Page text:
Sean Traster, Brad Pelham, Olivia Kilgarin and a number of their peers spend their Wednesdays making friends.
The trio visit Mosaic, an organization serving individuals with intellectual disabilities, and work with the organization’s clients as part of the Papillion-La Vista School District’s Health Systems Academy.
Students from both of the district’s high schools — Papillion-La Vista and Papillion-La Vista South — can attend the academy. They split their days between the academy and the regular high schools.
Academy students spend Wednesdays working on challenge-based learning.
Challenge-based learning takes students out of the classroom to sites like Mosaic. Other off-site learning locations include Papillion Manor, Hillcrest facilities and the Open Door Mission.
Mosaic provides individuals with services and support to help them develop job skills and independence. The services include day programs and residential assistance.
“We try to be individual based,” said Jan Blosser, Mosaic’s executive director.
Each year, Health Systems Academy students work on a “big idea,” said teacher Ron Fleming. This semester, the students chose empathy.
“The only way you can grow empathy is to grow it yourself,” Fleming said. “You can’t learn it in a classroom.”
Traster, 17, defined empathy as putting yourself in someone else’s shoes.
“The more you learn about people less fortunate than you, the more empathy you have and the more motivated you are to help others,” Fleming said.
Traster’s days at Mosaic vary depending on which clients he interacts with. Some like to draw and make art. Others just like talking.
“They’re always asking where we were when we’re not here,” Traster said. “And when they’re gone, we ask where they were. They like it. It just makes their day. It feels really good.”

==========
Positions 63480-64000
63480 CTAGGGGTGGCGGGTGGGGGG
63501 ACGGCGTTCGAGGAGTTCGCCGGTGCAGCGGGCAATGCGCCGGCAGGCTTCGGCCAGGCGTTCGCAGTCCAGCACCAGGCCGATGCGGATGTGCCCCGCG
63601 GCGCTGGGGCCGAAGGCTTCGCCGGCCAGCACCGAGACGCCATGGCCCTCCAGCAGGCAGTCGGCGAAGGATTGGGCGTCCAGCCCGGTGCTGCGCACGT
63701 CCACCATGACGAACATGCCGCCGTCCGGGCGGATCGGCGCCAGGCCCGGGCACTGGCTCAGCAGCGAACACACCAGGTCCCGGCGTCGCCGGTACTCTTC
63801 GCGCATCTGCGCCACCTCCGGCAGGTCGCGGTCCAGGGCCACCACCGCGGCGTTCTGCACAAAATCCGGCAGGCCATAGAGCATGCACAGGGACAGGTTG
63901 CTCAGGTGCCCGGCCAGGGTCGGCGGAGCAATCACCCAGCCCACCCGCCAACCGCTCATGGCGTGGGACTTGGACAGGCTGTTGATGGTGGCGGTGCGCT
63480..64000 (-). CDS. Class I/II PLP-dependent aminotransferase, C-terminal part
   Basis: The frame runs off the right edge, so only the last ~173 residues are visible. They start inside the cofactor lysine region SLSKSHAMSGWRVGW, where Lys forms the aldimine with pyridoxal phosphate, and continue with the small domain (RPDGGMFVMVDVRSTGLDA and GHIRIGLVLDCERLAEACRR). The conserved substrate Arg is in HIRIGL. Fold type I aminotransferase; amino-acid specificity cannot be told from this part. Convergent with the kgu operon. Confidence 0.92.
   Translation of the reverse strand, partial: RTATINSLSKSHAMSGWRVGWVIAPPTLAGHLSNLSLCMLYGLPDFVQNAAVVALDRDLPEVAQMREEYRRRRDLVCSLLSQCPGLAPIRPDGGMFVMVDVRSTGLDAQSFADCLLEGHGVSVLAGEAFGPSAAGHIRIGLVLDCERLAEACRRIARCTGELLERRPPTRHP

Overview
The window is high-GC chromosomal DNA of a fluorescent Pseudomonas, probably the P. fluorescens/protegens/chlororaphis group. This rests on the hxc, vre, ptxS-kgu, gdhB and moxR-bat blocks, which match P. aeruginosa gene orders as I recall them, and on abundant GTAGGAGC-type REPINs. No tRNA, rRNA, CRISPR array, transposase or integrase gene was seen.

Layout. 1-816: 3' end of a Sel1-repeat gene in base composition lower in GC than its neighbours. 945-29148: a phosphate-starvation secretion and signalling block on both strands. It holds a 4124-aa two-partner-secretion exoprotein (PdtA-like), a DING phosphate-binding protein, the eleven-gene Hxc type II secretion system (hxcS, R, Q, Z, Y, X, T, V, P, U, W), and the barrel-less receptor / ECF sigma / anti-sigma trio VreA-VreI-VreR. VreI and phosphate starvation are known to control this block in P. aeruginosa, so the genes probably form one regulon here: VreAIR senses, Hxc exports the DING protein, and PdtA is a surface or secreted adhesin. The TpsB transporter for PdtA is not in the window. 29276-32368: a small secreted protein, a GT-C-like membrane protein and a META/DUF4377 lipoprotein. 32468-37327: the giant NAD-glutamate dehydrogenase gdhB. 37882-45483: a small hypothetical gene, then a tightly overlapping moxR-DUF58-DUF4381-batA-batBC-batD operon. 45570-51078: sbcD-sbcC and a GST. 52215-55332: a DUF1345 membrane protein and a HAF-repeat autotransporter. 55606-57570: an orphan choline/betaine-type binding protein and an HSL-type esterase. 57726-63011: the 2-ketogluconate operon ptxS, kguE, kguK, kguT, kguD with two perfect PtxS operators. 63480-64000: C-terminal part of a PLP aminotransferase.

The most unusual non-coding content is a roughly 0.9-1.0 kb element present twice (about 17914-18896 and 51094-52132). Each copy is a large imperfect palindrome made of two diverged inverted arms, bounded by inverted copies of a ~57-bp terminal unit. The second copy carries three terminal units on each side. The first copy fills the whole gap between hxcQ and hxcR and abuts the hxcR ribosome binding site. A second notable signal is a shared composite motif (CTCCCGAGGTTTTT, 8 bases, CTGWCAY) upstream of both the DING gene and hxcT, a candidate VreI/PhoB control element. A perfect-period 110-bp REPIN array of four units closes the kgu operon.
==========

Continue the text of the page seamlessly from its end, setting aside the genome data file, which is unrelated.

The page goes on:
Visiting Mosaic has been an opportunity that Traster has welcomed. He started participating in the program last year as a junior at Papillion-La Vista South.
“It’s a good experience getting out in the world,” he said.
Pelham, 16, has also enjoyed his time at Mosaic, whether keeping wheelchair-bound clients company or helping other clients make holiday decorations.
“With some of us, we haven’t had this experience with people who have disabilities,” Pelham said. “After hearing their stories, its given us a better understanding and made it more enjoyable.”
The majority of the people Mosaic’s clients interact with are either paid employees of the company or family members, Blosser said.
“They have little interaction with community members,” Blosser said. “For us, we are always trying to build community capacity.”
The interaction doesn’t just benefit the clients. It benefits academy students, too.
“It really comes back to the interaction with clients, employees and my friends,” Pelham said. “It’s a good experience for me.”
Clients and students connect after weeks of visits.
“They remember who you are. It just means a lot,” Traster said.
The students don’t have a set routine with Mosaic clients but Wednesdays can sometimes get off to a slow start, Pelham said.
“They all recognize us now,” Pelham said. “It’s not really a routine. It just kind of starts.”
In addition to teaching empathy, the program is designed to prepare students for health-related careers.
Traster, who wants to be a gastroenterologist, said learning about empathy has helped prepared him for medice.
“You could have a patient with disabilities,” Traster said. “You never know what your patient might feel like or where they come from.”
Fleming said he enjoys watching students in the program.
“It’s so cool to watch them shake hands and hug,” Fleming said. “To us, this whole program is about stepping away and them learning on their own.”